The podcast, captured against the background hubbub of the event, features contributions from a range of speakers at the event in this order:
00:12 Sowyma Parthasarathy, Director, Arup
00:33 Theo Blackwell, Chief Digital Officer for London
00:54 Lisa Taylor, Director, Coherent Cities
01:15 Rebecca Lee, Senior Architect, Pollard Thomas Edwards
03:04 Euan Mills, Head of Digital Planning, Connected Places Catapult
04:02 Miranda Sharp, Innovation Director, Ordnance Survey
05:09 Sowyma Parthasarathy, Director, Arup
06:52 Theo Blackwell, Chief Digital Officer for London
07:43 Euan Mills, Head of Digital Planning, Connected Places Catapult
08:24 Lucy Webb, Head of Regeneration, Croydon Council
09:10 Sowyma Parthasarathy, Director, Arup
09:48 Alicia Francis, Director, Newman Francis
11:10 Lucy Webb, Head of Regeneration, Croydon Council
12:21 Alicia Francis, Director, Newman Francis
12:41 Euan Mills, Head of Digital Planning, Connected Places Catapult
13:06 Lisa Taylor, Director, Coherent Cities
13:52 Rebecca Lee, Senior Architect, Pollard Thomas Edwards
Recovery from election fraud: the Tower Hamlets story
Asmat Hussain, Corporate Director of Governance tells Rachael Tiffen of CIFAS what happened next after the High Court’s overturn of its 2014 mayoral election
The former mayor was found guilty of corrupt and illegal practices, including vote-rigging, by an election court in 2015, so the council needed to rebuild trust with the authorities, staff and local residents.
Asmat became Tower Hamlets’ statutory monitoring officer after the fraud had happened, along with a whole new leadership team including chief executive William Buckley and a new financial director.
With commissioners in charge following a PriceWaterhouseCoopers investigation, the council developed a delivery plan, putting in place measures to ensure members’ decisions were made within the rules; greater transparency and openness around mayoral decisions; relaunch of whilstleblowing procedures; staff training and a website where members of the public can report concerns about fraud.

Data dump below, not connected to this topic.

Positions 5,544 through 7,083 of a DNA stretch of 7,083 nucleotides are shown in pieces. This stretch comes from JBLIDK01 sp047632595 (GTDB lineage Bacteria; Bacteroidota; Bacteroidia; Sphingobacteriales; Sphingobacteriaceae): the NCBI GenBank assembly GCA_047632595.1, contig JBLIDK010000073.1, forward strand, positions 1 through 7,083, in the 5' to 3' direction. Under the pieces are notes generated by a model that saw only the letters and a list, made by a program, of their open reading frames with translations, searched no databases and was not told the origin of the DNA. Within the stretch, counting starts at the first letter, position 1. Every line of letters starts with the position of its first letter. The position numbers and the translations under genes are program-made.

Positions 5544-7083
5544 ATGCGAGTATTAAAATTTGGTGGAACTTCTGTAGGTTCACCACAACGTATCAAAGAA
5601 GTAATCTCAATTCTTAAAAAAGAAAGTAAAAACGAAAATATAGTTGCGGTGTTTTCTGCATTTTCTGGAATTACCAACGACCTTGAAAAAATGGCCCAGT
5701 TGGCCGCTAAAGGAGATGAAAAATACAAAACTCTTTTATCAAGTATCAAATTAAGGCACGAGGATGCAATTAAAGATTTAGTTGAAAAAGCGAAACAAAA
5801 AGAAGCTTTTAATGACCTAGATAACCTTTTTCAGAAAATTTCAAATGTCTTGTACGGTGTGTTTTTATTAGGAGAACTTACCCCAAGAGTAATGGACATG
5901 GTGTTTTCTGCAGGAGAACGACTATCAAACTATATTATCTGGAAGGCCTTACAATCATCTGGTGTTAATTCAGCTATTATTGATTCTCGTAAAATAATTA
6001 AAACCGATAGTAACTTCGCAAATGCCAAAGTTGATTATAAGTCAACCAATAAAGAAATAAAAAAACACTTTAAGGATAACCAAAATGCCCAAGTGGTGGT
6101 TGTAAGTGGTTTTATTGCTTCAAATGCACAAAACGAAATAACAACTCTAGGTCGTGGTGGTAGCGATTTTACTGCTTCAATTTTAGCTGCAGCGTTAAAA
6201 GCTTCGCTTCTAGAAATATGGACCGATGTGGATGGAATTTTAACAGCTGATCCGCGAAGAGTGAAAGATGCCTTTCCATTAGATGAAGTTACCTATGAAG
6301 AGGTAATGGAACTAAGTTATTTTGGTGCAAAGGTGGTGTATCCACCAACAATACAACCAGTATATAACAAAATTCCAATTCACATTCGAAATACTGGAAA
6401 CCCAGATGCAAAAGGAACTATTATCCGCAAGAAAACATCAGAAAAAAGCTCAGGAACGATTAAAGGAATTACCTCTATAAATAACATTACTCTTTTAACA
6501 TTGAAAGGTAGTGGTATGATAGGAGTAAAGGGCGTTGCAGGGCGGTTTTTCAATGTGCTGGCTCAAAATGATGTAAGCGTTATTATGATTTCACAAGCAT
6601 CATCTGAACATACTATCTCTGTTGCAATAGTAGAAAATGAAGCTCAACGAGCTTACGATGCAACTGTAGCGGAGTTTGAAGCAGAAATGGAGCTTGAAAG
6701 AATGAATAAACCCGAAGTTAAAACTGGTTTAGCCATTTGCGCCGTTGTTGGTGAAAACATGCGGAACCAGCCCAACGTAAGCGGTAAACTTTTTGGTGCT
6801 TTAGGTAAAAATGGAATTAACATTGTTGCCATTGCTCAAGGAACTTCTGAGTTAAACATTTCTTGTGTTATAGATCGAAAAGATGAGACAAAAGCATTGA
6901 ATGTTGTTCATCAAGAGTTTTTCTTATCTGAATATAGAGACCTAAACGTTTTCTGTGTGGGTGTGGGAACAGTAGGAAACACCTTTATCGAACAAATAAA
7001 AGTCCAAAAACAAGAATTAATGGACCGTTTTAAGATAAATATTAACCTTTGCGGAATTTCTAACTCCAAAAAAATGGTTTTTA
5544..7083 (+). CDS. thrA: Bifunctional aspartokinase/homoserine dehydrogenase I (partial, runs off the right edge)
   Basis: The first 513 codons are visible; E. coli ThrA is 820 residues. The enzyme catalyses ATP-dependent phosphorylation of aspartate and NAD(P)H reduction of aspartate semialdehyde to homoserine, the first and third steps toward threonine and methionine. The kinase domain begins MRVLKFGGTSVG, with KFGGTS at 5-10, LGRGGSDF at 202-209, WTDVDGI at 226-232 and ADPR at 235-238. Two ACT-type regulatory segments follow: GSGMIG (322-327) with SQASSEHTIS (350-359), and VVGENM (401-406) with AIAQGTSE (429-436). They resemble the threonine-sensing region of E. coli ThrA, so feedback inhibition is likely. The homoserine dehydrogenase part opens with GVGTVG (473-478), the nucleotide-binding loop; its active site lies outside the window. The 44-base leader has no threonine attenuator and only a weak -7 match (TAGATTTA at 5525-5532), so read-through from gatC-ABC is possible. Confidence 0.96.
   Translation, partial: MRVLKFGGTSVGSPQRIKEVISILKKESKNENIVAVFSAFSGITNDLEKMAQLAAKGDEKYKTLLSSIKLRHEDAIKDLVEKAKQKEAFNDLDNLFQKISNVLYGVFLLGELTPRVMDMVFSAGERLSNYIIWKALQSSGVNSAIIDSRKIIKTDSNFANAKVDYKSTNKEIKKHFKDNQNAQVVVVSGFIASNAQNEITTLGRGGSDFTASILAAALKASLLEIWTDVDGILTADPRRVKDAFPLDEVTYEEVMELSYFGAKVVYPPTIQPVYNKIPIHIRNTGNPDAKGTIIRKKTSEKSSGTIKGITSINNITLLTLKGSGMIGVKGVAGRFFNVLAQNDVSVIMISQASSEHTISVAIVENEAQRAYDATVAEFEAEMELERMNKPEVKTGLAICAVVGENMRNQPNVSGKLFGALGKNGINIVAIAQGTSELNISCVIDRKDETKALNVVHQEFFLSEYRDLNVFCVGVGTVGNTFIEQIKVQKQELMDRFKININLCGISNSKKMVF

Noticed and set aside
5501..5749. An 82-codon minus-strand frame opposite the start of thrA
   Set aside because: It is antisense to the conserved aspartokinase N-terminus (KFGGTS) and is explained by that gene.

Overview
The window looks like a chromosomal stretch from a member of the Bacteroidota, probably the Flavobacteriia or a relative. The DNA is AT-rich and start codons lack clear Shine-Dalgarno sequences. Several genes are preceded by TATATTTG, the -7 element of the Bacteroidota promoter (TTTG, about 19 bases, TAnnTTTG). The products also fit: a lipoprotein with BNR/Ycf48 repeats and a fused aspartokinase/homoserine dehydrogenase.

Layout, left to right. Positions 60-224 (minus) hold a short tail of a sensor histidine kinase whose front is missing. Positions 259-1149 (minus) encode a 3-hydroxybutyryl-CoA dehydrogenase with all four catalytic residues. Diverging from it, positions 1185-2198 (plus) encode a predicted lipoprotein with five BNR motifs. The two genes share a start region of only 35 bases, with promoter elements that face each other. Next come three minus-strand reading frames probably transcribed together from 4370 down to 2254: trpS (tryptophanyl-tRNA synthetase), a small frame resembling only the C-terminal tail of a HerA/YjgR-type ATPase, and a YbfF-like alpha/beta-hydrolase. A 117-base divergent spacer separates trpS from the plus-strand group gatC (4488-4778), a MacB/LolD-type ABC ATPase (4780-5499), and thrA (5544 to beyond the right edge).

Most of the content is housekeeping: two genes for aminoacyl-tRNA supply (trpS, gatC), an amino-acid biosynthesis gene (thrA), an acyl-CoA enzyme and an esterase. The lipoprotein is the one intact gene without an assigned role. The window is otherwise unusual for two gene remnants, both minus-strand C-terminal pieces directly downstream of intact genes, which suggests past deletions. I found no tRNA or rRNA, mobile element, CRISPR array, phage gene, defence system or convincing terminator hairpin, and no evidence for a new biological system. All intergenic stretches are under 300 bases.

Tower Hamlets underwent a Peer Review conducted by the LGA in June 2019, which concluded among more detailed findings that they were now ‘a normal council’.
At the time of this interview, in November 2019, the council was just starting preparations for the December 2019 general election.
Could a digital approach solve care managers' and providers’ problems with medicines support?
Damian Nolan (Halton BC) and Jane Hancer (CC2i) explain the problems of administering meds and describe a new collaboration by councils to find a digital solution.
Complicated relationships exist between patients, GPs, pharmacists, hospitals, carers and family members in terms of medicine management, and getting the right meds to the right people at the right time carries high risks and costs across the health and care system
Five councils and their care partners have come together in a project brought together by CC2i, supported by LGA and match funded by NHS Digital to explore issues and difficulties as well as identifying what ‘good might look like’.
The conversation covers why the project is being undertaken, the process and timetable being followed by the five participating councils, and the benefits of the collaborative approach.